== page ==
By Neil Simon
Directed by Devon de Mayo
At Northlight Theatre, Skokie
“You got moxie, kid.” -Louis from Lost in Yonkers
Flawless production of Neil Simon’s Lost In Yonkers pulls at the heartstrings
Rarely do I see a flawless production of a play but Northlight Theatre, under the tight direction by Devon de Mayo, has accomplished just that. Using Neil Simon’s Pulitzer Prize Lost In Yonkers (Simon’s masterwork) with an impressive set (design by Grant Sabin) evoking a 40’s candy store with a cast that combined a strong cast of “A” list Equity actors with two talented seventeen year-old players, Northlight Theatre honors Neil Simon with a fabulous production that has loads of heart with humor and truth. This is the finest production that I have ever seen of Lost In Yonkers (and I have seen many productions of this worthy piece).
Simon’s 1990 nostalgic memory play is a drama with humor that takes us back to the summer of 1942 as WWII rages on. Eddie (Timothy Edward Kane) is broke and he must leave his two sons with his estranged mother since he must travel to sell scrap iron to pay off his debts.
The play is told from the point of view of the teens, Arty (Sebastian W. Weigman) age 13 1/2 and Jay (Allistair Sewell), aged 15 1/2 who are terrified by the prospect of living with the nasty, stern old grandmother from hell. As with many characters, Neil Simon has his on-stage characters vividly, in detail describe those characters who we’ll soon meet. This anticipation both produces humor as well as emotional high expectations that, indeed, do pay off. Once we meet Grandma (a powerful performance by Ann Whitney), we already know her.
But, it is the sweet but mentally challenged Aunt Bella (Linsey Page Morton) that steals out hearts. Morton was outstanding here as she combines that child-like innocence with a touch determination to get her share of life’s happiness despite Grandma controlling.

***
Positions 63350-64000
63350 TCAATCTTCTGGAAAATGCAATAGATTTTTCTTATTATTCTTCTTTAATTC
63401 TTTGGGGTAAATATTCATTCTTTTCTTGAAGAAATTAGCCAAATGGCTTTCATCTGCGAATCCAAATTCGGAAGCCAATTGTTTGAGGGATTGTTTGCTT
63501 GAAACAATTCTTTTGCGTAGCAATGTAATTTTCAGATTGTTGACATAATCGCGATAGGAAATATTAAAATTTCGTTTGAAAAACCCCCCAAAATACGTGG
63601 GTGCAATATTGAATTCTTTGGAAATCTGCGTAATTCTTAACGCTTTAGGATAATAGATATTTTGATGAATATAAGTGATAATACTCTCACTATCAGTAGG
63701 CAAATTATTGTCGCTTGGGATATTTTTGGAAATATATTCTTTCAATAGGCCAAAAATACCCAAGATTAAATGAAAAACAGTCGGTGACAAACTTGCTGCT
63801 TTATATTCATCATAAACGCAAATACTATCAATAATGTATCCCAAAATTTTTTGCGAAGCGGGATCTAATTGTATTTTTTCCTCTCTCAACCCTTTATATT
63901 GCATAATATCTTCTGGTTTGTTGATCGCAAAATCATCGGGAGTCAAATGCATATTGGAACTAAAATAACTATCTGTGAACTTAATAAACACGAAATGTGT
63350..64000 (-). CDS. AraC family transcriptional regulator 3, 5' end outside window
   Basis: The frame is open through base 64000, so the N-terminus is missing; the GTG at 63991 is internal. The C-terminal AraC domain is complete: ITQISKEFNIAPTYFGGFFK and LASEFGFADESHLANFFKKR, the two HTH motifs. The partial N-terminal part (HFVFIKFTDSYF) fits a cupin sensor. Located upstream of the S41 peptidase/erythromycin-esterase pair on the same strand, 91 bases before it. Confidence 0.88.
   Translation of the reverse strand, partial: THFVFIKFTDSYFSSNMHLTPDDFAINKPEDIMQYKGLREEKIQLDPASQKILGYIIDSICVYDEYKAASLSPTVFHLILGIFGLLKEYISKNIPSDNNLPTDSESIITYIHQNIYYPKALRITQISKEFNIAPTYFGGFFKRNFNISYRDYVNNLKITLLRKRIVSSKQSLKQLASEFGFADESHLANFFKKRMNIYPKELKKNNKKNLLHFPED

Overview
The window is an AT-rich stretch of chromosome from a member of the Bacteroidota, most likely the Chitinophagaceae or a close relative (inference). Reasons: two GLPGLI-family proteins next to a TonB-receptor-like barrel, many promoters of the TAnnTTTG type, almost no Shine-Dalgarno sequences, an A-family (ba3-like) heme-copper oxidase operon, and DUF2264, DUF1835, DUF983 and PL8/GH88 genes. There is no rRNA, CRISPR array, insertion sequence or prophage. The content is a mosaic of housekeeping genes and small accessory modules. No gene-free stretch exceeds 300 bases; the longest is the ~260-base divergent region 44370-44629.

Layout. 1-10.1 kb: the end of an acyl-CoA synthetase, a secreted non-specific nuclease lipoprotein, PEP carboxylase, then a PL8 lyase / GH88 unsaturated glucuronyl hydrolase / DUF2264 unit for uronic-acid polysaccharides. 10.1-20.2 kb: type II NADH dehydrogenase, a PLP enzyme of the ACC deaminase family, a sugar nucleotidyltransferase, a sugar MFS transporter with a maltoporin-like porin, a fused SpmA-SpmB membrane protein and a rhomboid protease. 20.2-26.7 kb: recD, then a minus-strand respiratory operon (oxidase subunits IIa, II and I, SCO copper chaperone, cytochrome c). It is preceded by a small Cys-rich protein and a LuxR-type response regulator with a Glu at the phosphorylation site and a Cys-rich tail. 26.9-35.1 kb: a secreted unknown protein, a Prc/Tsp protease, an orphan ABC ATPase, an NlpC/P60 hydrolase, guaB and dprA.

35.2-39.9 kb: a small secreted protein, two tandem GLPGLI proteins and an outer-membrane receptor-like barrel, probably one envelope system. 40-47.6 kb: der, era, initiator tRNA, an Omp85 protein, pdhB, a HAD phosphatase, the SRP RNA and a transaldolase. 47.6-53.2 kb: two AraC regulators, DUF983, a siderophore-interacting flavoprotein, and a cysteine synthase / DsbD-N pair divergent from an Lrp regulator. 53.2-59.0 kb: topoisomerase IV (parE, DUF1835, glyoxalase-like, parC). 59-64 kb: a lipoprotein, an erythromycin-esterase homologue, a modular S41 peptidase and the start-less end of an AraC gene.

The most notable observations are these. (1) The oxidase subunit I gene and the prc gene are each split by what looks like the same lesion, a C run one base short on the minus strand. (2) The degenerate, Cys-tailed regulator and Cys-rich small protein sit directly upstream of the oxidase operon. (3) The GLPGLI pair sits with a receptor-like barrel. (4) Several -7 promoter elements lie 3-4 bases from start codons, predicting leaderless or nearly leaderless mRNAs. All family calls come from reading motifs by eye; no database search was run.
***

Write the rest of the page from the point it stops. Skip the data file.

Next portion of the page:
It takes Bella’s insistence to get Grandma to take in the boys while Eddie works to pay off his debts. We see the stern Grandma as one who seems to know what everyone does and thinks as she strives to teach life’s lessons by making her family tough enough to survive in a cruel world as she had to.She is a complex woman with shades of gray but one who appreciates honest and chutzpah. Her manner leads to much of the works humor as the boys recall her.
When Uncle Louie (Erik Hellman), a lowly local gun-toting gangster, shares his toughness and worldly wisdom with the boys. Hellman shows his comic chops here nicely. He bounds with the boys as he gives them insights into Grandma’s controlling tactics since he survived those as he learned to stand up to her intimidation.
Much of Lost In Yonkers tells of Aunt Bella’s struggle both with her thoughts, her battles with Grandma, and her determination to live her life with the pleasures of being a woman despite her mental challenges. We empathize with her as she struggles. The boys help her to emerge as an independent person.
Having to carry many scenes, the two seventeen year old boys, Sewell and Weigman did fine work with Sewell’s Jay deftly standing up to Louis and Grandma. These talented teens smoothly and quite skillfully played the terrified kids. These Wisconsin residents are a welcome additions to the Chicago theatre scenes.
Lost In Yonkers, perhaps the finest family play ever, uses humor and richly developed characters to demonstrate the power of family especially as it becomes a survival place for all to learn to become tough enough to survive. Coming of age as an independent person covers more than just the boys. This heartfelt, humorous, nostalgic drama captures us from the start and keeps us engaged throughout. I have not felt as fulfilled and satisfied as I did upon seeing this triumphant production. Kudos to Northlight Theatre for tackling Simon’s masterwork – and – delivering such a wonderful production. Lost In Yonkers is among the finest players seen this year! Don’t miss it.
Talk Theatre in Chicago podcast
Date Reviewed: May 9, 2104
For more info checkout the Lost In Yonkers page at theatreinchicago.com
At Northlight Theatre, 9501 N. Skokie Blvd, skokie, IL, call 847-673-6300, www.nothlight.org, tickets $25 – $75, Tuesdays at 7:30 pm, Wednesdays at 1 & 7:30 pm, Thursdays at 7:30 pm, Fridays at 8 pm, Saturdays at 2:30 & 8 pm, Sundays at 2:30 & 7 pm, running time is 2 hours, 15 minutes with intermission, through June 8, 2014